First Look: Jordan Veretout

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Name: Jordan Veretout

Age: 22

Date of Birth: 01/03/1993

Nationality: French

Club: Aston Villa

Position: Central midfielder

Height: 5ft 9in (177cm)

Weight 10st 5lbs (67kg)

Preferred Foot: Right

With lots of money at their disposal following the sales of Christian Benteke and Fabian Delph, Aston Villa continued their summer spending with the signing of Nantes midfielder Jordan Veretout for £8m. After another accomplished season in Ligue 1, the 22 year-old drew a lot of interest in both France and England, but will play his football in claret and blue next season. He is the fourth player to join the club from Ligue 1 since the transfer window opened and, coincidentally, the third named Jordan after Amavi and Ayew were signed earlier on in July.

As a young footballer beginning his career, Veretout played for his local club Belligne who exist purely for recreational purposes and do not hold a professional status to play in any of the French divisions. He started there at the age of seven, and would spend three years with the club until he was spotted and signed by Nantes in 2003, a few months after his tenth birthday. His development at Nantes would continue in their youth systems, before being called up to the senior squad in 2011 aged only 17.

Veretout made his professional debut for Nantes in Ligue 2 on May 13, 2011 in a 3-1 loss against CS Sedan Ardennes. This was his only appearance in the league for the Canaries during the 2010/11 season, but he started and completed three matches in the Coupe de la Ligue before they were knocked out by Boulogne on penalties. Despite only making a handful of appearances the previous season, then Nantes manager Landry Chauvin showed great faith in the 18-year-old and picked him regularly as a starter during 2011/12. He ended the season with 35 appearances, scoring six goals in addition to clocking up nearly 3,000 minutes of football in Ligue 2.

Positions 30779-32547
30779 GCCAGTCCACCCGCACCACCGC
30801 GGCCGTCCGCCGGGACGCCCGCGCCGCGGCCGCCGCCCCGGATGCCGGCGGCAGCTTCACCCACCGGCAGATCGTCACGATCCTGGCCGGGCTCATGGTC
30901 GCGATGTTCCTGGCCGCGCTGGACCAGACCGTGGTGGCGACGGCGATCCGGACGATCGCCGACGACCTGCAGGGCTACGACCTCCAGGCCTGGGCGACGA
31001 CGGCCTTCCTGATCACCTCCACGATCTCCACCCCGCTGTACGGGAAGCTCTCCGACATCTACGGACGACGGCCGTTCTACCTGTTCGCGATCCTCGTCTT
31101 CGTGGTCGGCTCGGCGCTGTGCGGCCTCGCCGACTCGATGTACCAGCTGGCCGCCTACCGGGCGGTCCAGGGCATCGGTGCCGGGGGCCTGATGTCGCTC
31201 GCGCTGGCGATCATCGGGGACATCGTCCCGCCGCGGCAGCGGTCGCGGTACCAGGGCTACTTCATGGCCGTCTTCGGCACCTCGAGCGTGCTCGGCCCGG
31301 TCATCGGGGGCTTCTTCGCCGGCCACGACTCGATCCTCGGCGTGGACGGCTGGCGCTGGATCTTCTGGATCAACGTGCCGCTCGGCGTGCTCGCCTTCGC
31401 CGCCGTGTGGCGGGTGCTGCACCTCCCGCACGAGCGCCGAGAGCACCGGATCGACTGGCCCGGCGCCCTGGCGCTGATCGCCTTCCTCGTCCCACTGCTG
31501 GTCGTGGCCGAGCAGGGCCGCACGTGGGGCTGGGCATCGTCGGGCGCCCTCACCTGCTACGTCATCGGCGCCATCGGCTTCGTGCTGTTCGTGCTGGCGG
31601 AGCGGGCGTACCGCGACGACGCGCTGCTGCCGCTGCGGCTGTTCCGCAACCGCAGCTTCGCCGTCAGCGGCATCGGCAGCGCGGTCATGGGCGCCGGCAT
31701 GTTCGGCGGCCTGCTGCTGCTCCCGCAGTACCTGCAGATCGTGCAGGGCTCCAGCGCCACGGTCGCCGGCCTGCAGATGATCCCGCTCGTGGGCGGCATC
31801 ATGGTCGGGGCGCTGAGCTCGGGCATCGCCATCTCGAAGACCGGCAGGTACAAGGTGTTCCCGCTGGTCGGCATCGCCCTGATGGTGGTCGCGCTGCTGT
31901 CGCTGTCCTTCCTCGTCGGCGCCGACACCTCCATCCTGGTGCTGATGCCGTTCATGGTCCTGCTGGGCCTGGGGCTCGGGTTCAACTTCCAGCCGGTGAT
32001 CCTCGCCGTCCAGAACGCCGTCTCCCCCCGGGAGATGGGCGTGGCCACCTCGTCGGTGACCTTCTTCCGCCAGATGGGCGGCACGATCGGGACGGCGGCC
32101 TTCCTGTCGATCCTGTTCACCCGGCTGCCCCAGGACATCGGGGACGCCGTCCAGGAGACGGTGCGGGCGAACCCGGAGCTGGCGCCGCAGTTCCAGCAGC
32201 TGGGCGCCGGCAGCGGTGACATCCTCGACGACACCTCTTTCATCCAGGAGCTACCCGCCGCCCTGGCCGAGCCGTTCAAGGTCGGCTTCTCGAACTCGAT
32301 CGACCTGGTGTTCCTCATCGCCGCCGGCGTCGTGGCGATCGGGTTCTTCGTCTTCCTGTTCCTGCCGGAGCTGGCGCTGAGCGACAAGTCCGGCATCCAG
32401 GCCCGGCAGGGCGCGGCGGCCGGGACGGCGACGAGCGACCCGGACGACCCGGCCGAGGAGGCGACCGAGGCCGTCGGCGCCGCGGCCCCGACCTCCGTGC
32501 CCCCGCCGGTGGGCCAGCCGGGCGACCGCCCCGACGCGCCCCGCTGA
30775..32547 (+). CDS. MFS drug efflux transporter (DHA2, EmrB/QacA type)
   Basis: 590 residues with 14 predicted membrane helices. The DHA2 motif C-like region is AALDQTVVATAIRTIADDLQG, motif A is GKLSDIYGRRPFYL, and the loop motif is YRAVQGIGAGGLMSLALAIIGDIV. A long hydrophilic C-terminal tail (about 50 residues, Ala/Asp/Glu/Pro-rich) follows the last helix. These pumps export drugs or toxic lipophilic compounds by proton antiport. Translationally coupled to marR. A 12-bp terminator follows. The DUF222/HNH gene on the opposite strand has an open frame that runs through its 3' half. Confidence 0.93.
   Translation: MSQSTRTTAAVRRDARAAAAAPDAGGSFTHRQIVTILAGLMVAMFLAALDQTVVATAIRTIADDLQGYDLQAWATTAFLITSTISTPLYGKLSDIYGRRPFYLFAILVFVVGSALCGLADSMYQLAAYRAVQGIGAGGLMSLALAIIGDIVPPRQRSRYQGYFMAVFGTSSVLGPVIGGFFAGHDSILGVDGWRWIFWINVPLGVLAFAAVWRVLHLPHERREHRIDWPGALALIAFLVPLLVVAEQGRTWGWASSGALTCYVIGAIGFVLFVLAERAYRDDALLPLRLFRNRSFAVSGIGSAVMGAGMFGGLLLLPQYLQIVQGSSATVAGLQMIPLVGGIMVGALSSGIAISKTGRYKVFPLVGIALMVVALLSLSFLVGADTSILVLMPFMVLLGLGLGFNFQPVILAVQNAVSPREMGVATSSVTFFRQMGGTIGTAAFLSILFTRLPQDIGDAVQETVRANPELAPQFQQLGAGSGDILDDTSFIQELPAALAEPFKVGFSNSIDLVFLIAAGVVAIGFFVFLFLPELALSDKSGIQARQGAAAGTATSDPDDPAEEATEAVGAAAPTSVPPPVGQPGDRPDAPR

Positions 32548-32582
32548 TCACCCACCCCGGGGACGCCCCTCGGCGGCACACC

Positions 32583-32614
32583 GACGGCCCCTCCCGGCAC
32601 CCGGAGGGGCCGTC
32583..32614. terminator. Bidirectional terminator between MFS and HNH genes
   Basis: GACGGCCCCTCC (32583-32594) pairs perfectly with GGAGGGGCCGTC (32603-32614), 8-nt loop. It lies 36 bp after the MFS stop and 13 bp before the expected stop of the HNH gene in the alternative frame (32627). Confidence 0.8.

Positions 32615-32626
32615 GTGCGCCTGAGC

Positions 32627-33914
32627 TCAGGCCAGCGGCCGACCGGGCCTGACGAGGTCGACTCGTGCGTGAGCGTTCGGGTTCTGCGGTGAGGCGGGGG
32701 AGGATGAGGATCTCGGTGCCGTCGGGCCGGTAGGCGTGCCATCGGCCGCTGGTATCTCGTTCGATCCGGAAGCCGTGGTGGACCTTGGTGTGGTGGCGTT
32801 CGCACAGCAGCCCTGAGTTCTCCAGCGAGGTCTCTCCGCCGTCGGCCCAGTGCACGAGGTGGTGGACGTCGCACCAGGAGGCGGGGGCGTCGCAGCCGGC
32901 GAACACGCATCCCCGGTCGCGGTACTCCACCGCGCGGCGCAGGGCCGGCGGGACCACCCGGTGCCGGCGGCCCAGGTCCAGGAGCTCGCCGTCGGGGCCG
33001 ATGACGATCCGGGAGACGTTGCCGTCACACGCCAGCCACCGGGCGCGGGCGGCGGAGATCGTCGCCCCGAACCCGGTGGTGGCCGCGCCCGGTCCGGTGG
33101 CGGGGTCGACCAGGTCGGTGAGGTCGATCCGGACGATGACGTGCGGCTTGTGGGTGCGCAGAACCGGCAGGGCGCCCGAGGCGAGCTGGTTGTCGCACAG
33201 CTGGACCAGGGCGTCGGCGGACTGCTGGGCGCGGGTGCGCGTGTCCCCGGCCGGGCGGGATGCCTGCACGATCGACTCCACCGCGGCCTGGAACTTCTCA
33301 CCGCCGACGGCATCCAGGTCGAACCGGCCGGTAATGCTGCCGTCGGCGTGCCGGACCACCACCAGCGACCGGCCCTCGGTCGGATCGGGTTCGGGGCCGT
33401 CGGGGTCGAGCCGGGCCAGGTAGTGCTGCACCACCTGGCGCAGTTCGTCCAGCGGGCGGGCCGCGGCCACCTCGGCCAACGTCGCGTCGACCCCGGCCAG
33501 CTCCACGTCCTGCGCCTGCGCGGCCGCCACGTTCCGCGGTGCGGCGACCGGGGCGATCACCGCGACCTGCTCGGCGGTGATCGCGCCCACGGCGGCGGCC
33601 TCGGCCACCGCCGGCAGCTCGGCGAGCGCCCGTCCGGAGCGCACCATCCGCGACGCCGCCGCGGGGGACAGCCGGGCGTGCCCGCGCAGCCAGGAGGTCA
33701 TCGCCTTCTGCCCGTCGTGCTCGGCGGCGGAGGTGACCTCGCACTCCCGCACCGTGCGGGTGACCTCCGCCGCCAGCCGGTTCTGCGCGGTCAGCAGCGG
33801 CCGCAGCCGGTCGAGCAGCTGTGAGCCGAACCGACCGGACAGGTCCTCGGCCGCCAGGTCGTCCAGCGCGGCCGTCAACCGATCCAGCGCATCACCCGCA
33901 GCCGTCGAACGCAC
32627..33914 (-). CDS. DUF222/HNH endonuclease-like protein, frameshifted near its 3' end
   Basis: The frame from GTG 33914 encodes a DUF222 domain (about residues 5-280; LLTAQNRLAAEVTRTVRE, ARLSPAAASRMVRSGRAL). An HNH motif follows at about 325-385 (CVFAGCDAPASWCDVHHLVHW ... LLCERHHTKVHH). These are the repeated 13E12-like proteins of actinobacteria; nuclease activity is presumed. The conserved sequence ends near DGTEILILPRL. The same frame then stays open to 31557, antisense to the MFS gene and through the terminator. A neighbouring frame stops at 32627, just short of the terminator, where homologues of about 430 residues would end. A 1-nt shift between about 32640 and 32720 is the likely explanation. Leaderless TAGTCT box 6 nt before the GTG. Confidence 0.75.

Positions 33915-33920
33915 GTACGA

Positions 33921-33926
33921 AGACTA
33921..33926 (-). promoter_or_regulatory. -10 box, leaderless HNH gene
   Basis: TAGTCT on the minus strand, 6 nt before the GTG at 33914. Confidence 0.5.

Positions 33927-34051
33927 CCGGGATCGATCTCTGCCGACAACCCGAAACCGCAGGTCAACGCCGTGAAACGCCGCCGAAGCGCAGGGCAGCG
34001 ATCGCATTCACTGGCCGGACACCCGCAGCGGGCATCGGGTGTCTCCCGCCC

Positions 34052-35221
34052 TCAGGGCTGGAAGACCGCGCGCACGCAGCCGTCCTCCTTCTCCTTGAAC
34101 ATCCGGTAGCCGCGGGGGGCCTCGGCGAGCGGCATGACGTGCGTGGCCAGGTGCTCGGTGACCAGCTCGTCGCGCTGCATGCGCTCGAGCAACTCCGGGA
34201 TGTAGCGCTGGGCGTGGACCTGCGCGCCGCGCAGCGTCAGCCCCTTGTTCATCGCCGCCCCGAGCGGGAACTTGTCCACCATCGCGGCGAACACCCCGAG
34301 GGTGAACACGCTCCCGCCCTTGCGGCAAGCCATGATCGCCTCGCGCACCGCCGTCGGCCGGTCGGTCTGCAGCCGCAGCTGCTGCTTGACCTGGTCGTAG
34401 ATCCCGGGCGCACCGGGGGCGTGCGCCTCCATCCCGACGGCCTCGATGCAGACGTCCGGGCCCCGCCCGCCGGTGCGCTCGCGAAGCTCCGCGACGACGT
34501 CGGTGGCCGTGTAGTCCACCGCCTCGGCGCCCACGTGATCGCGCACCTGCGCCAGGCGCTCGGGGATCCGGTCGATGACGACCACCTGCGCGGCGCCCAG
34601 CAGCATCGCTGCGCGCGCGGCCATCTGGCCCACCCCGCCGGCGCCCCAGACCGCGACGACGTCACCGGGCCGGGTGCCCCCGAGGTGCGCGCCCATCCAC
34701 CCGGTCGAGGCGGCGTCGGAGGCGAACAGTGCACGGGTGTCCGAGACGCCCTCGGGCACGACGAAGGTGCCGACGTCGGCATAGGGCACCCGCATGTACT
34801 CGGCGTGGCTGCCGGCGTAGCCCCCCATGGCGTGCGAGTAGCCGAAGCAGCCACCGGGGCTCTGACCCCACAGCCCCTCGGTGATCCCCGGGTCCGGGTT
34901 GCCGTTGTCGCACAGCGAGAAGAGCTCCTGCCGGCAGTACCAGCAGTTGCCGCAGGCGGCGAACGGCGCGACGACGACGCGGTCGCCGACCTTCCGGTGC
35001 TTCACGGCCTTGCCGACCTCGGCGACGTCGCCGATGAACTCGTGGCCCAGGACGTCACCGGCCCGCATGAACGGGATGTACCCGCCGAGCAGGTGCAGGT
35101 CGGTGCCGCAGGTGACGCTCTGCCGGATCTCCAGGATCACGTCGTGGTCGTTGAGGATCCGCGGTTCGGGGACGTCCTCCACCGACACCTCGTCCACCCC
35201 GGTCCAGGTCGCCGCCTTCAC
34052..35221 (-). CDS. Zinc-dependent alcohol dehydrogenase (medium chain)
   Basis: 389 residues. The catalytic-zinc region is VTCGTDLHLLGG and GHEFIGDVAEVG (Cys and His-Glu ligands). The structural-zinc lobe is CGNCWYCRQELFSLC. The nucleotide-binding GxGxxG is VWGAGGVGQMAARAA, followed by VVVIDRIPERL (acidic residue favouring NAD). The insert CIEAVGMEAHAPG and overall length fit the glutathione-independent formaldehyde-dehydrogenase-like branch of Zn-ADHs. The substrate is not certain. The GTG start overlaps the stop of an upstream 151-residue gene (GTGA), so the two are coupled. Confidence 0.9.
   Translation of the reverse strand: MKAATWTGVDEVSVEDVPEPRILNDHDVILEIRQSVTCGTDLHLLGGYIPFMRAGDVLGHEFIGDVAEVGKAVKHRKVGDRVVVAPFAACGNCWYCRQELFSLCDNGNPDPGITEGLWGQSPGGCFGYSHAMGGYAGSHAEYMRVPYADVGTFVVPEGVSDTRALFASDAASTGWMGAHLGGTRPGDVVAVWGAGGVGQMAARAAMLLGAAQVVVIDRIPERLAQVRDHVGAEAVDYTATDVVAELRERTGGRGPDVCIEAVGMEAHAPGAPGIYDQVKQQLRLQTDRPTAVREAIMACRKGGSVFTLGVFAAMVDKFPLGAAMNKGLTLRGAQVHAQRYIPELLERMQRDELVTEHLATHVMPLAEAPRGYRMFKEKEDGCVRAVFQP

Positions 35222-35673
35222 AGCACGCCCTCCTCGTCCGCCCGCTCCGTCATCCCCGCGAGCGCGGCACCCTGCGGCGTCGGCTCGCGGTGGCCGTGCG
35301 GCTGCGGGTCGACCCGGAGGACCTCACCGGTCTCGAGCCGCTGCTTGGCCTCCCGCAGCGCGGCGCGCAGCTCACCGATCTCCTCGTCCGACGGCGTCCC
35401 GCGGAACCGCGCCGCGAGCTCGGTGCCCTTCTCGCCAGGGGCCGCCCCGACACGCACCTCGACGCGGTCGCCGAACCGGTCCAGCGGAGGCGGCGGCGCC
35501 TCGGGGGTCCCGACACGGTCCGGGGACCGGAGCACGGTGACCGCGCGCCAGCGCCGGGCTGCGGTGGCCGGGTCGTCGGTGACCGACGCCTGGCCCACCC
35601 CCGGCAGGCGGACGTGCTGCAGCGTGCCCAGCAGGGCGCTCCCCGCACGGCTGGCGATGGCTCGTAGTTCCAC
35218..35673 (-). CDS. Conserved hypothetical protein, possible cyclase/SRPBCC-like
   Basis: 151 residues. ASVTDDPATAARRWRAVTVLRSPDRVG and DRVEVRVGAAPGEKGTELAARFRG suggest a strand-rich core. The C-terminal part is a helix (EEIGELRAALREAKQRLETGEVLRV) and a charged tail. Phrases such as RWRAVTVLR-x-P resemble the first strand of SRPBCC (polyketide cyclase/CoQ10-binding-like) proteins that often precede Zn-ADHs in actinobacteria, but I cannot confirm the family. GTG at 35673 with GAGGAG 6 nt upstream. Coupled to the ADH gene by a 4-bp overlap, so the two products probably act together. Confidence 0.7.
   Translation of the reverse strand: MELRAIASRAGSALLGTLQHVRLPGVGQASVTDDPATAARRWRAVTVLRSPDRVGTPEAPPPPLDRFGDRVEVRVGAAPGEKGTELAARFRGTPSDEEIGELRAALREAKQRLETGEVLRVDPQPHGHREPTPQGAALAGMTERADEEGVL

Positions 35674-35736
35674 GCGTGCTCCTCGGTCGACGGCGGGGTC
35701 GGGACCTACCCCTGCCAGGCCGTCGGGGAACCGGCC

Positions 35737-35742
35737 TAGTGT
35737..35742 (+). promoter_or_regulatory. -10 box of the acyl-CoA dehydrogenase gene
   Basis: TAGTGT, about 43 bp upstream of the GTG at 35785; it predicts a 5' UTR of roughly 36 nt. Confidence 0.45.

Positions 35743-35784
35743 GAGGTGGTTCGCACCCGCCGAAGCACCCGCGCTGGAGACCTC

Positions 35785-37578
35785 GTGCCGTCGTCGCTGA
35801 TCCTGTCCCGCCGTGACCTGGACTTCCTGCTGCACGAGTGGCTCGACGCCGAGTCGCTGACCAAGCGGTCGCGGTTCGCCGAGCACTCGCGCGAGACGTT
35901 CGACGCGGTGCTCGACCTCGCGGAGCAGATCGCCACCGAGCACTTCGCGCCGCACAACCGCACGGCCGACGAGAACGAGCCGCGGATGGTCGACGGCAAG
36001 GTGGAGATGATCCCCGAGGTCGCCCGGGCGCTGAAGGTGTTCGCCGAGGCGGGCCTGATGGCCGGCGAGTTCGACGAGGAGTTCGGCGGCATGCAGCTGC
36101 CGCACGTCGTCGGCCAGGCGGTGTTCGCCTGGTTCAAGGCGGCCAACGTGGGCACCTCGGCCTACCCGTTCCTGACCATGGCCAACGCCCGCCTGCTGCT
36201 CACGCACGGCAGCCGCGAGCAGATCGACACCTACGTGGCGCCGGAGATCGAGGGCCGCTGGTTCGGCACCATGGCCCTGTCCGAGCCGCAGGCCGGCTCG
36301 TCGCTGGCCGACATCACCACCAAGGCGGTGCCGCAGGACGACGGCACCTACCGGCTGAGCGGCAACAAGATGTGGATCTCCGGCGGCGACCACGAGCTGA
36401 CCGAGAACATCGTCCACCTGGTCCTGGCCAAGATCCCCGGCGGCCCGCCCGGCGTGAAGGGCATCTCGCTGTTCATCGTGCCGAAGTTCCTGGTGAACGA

After his impressive breakthrough season, he was again selected regularly throughout 2012/13 after new manager Michel Der Zakarian arrived. Still in Ligue 2, the Frenchman featured 34 times in a slightly deeper midfield role for Nantes, becoming a key figure in their promotion to Ligue 1 after they secured a third place finish. Unfortunately, the 2013/14 season would be an inconsistent one for Veretout as he struggled physically in France’s top flight. Still displaying plenty of technical ability, his slender size and frame saw him bullied by many of the more physical midfielders he came up against. He still made 32 appearances for Nantes in all competitions, but found himself substituted frequently as well as only scoring one goal. While he did not reach his top level consistently, it was easy to forget that he was only 20 years of age at the time, still learning his trade in midfield and developing into his maximum physical potential.

With Nantes in desperate need of some inspiration from within after being hit with a transfer embargo, step up Jordan Veretout who had the best season of his very short career thus far. 2014/15 saw him make 40 appearances in all competitions, completing 3,216 minutes out of a possible 3,240 in the league as well as scoring seven of their 29 Ligue 1 goals to help them finish 14th. The 22 year-old midfielder had been a key figure for Les Canaris since his debut in 2011, but this was where he would really be able to put the team on his back and almost single handedly guaranteeing their top flight status for next season.